Planning is everything in marketing. Being well prepared and sufficiently organised is often the decisive factor in whether a campaign is successful or not. Consequently most marketers have a calendar for the year based around annual events such as Christmas, Easter or Mother’s Day (if you don’t I’d go and create one right now).
In addition to the run-of-the-mill ‘standard’ dates every year there are always a couple of special one-off events which marketers should be prepared for. Below we highlight two of them and provide a little guidance as to how you can ensure your brand is in the best possible position when opportunities arise.
Remember though – your marketing has to be suited to the customer and what’s best (most interesting/useful) to them. Piggy backing on key events which have little or no relevance to your brand or product simply won’t cut it.
The two dates we have pulled out are the birth of the Duke and Duchess of Cambridge’s second child, due in April, and the Rugby World Cup, which runs from mid-September through to November.
The Royal Baby – April(ish)
We all know that the birth of Prince George in 2013 was a huge event that generated a lot of coverage. It is estimated that the birth of Prince William and Kate’s first child stimulated over £247 million worth of sales and there no reason why the birth of their second child, due in April, won’t have a similar effect.
While there is plenty of potential for brands to tap into this interest it is important that anyone attempting to do so is careful and sensitive with their approach, as a badly thought out campaign could potentially be damaging. Many people will feel protective of the young Prince/Princess and may not take kindly to clumsy attempts to piggyback.
However, Prince George is big business – retailers are already noticing ‘the George effect’, with items worn by him proving extremely popular. For example, the bird decorated blanket he was wrapped in upon leaving the Lindo Wing sold out in two days, and there’s no reason why his sibling won’t be a trendsetter too. So it’s worth putting the effort in to get your angle right.
A pre-prepared ‘it’s a boy’ or ‘it’s a girl’ email campaign would be a good start – assuming you can create the right sort of messaging that suits your product and matches the relationship you have with customers.
Another tactic could be offering deals or discounts on products related to boys and girls (depending on the sex of the baby). This could be anything from clearly baby-related products such as toys or children’s clothes, to blue or pink versions of products (apologies, clichéd I know). Although again, be practical. You’re going to struggle to find an angle for selling screwdrivers – so don’t even bother.
The 2015 Rugby World Cup – September
The 2015 Rugby World Cup, which is being hosted in Britain in September, is predicted to boost the national economy by £1 billion.
We know from previous global sporting events that it’s not just retail that benefits. Hospitality, entertainment, tourism and transport sectors will see a spike in income too. During the tournament, South African visitors are predicted to spend up to £200 per day and stay for up to 22 days and Australasian visitors will stay for up to 24 nights and spend £173 per day on average.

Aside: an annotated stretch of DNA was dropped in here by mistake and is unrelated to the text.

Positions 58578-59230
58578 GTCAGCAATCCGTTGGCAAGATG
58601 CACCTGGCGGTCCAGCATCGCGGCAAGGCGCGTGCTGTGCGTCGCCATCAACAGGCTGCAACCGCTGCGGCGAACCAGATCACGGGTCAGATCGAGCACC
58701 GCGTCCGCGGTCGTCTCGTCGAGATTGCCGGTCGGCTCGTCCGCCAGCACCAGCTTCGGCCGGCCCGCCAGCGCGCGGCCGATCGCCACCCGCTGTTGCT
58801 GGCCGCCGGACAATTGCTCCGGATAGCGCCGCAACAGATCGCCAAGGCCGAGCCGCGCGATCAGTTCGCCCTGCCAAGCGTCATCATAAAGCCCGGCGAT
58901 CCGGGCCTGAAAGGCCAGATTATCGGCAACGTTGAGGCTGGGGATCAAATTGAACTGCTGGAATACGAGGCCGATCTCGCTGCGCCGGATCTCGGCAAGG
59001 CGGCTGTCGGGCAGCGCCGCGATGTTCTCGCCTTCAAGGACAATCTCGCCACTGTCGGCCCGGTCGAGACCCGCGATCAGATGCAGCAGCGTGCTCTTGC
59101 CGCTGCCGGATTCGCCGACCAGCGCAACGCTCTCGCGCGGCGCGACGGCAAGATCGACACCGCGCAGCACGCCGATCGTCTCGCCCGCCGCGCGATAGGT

Sportswear, food and alcohol brands can expect a boost in sales – especially if they have outlets near the allotted venues. But how can online brands benefit? Again, like the royal baby example, brands need to be realistic. If there is no feasible tie to a topic don’t force it. The customer comes first and throwing something confusing, pushy or irrelevant at them isn’t going to benefit anybody (you or them).
While it’s tricky to run marketing campaigns specific to the Rugby World Cup (there are some serious trademark issues you need to be aware of) try thinking slightly outside the box. Nationality based campaigns (think the rugby-mad nations) or rugby-themed competitions are extremely doable.
If you have a thorough understanding of your customers and have the ability to communicate directly with specific profiles it’s worth pulling out groups that have an interest in rugby and live sports and offering them deals on relevant products in the run up to the competition (think alcohol deals, barbecues, sports kit). This would be extremely useful for those customers as it will be an offer on something they are actually quite likely to want.
Get the message right and approach it logically
While the above events are clearly set to be two of the key occasions of 2015 and will be accompanied by a swathe of marketing (from official sponsors and unofficial campaigns attempting to piggyback) it is crucial that marketers think sensibly about whether they should get involved.
If your brand has nothing whatsoever to do with rugby and most of your customer base are unlikely to be rugby fans (based on your consumer insights) then drop the idea – it’s not worth it and some ham-fisted attempt is only going to make you look a little foolish.
The best way to decide is to put yourself in the consumer’s shoes and decide if you would find what you’re proposing relevant. Ask yourself, would you find it helpful and interesting and does it add to my experience of your brand?
If the answer is yes than make sure you plan early and wisely.
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